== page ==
Oct. 2021 – During a recent workshop, seven students were in a music class led by Wil Snyder, a pianist who plays 13 other instruments. 

“When I teach people music, I’m teaching them music. But when I teach these classes, I’m teaching people to get in touch with themselves, and to push through their fears, and to learn how music and the practice of music can help you heal in different ways,” Snyder said.

“Sobriety sometimes just isn’t enough,” he said. “It wasn’t for me. I needed something else, and having a community of creative people just was the thing I needed.” During a recent workshop, Snyer acknowledged that fear may arise while students are practicing the skills they learn in class, while at home on their own.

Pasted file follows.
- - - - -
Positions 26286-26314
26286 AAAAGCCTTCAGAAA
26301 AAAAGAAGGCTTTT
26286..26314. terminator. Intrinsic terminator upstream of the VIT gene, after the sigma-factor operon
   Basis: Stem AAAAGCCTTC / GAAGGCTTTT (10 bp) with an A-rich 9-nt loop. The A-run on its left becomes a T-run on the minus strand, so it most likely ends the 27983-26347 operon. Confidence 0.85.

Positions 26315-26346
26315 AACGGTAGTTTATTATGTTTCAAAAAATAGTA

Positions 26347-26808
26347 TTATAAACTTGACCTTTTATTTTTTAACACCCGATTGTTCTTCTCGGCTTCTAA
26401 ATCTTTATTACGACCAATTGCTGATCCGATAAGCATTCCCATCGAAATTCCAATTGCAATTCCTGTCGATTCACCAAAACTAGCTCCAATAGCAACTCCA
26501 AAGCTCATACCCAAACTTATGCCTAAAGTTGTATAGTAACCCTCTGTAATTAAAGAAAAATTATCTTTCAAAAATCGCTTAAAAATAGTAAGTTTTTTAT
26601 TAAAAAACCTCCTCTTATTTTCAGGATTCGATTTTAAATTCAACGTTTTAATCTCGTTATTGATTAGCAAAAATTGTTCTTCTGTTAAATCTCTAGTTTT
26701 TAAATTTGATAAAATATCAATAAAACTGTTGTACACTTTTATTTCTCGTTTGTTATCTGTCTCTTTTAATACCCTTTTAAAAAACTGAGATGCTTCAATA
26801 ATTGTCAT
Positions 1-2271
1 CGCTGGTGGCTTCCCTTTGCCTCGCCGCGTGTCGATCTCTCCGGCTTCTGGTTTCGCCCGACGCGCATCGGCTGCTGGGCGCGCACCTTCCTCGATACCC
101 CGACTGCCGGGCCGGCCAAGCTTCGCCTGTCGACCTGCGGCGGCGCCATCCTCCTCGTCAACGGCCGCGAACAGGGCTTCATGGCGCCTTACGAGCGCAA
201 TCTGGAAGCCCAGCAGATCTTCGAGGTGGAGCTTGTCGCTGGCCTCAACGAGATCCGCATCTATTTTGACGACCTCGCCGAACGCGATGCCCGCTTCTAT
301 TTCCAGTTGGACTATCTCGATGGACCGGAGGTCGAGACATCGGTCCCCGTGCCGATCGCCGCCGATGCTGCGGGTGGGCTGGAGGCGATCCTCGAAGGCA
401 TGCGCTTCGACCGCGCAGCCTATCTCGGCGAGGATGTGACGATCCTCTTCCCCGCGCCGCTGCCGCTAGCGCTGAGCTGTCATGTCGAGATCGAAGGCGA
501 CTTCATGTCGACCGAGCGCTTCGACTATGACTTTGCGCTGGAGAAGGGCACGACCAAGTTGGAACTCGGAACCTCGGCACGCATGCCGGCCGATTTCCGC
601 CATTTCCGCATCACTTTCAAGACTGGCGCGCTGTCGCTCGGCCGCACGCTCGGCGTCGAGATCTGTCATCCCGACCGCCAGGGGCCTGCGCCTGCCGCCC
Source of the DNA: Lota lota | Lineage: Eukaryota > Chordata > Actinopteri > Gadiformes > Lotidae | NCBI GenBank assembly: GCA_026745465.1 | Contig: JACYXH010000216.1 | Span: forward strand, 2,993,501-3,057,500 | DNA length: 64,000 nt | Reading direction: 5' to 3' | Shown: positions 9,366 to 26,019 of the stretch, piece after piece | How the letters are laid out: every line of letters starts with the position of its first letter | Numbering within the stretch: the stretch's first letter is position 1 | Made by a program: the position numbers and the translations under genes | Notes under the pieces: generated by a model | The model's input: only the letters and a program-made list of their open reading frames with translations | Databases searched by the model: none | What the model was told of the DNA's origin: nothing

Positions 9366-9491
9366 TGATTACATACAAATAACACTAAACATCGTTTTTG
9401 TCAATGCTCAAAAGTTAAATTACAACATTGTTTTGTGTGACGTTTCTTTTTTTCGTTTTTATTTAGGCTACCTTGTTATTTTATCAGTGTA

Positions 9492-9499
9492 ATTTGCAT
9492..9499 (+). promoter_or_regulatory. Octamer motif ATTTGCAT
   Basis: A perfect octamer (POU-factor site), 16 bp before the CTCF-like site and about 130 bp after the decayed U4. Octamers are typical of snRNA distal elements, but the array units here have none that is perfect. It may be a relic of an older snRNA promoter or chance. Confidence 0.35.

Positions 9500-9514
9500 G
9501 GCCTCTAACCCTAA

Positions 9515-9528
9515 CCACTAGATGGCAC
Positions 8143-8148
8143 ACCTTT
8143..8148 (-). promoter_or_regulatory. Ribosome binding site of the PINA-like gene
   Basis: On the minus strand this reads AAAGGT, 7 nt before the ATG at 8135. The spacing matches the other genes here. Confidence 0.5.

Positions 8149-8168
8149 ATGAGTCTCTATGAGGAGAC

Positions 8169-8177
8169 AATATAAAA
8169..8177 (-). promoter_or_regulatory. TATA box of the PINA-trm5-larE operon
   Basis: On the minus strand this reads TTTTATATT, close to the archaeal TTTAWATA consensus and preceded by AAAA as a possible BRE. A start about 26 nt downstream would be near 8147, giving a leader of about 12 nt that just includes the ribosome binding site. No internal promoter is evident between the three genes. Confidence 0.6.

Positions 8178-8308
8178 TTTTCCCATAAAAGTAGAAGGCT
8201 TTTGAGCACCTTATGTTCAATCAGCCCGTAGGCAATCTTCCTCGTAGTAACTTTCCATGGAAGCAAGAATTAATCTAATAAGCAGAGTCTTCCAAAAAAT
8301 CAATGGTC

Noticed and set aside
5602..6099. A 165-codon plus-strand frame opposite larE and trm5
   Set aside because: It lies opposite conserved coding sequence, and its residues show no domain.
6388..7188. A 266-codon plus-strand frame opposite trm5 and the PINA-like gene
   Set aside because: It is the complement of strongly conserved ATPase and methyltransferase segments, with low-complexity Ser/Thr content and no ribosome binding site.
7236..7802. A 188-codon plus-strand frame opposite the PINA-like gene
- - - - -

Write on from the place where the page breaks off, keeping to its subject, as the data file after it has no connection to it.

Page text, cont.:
People sometimes throw up their own emotional barriers to learning music, he said. “I’m not good enough. I can’t do this. I don’t have talent. What are people thinking about me?’”

The same emotions can pop up for people while they’re in recovery, he added. Learning how to overcome emotional hurdles during a music class can help people manage those same emotions when they arise during sobriety, Snyder said.


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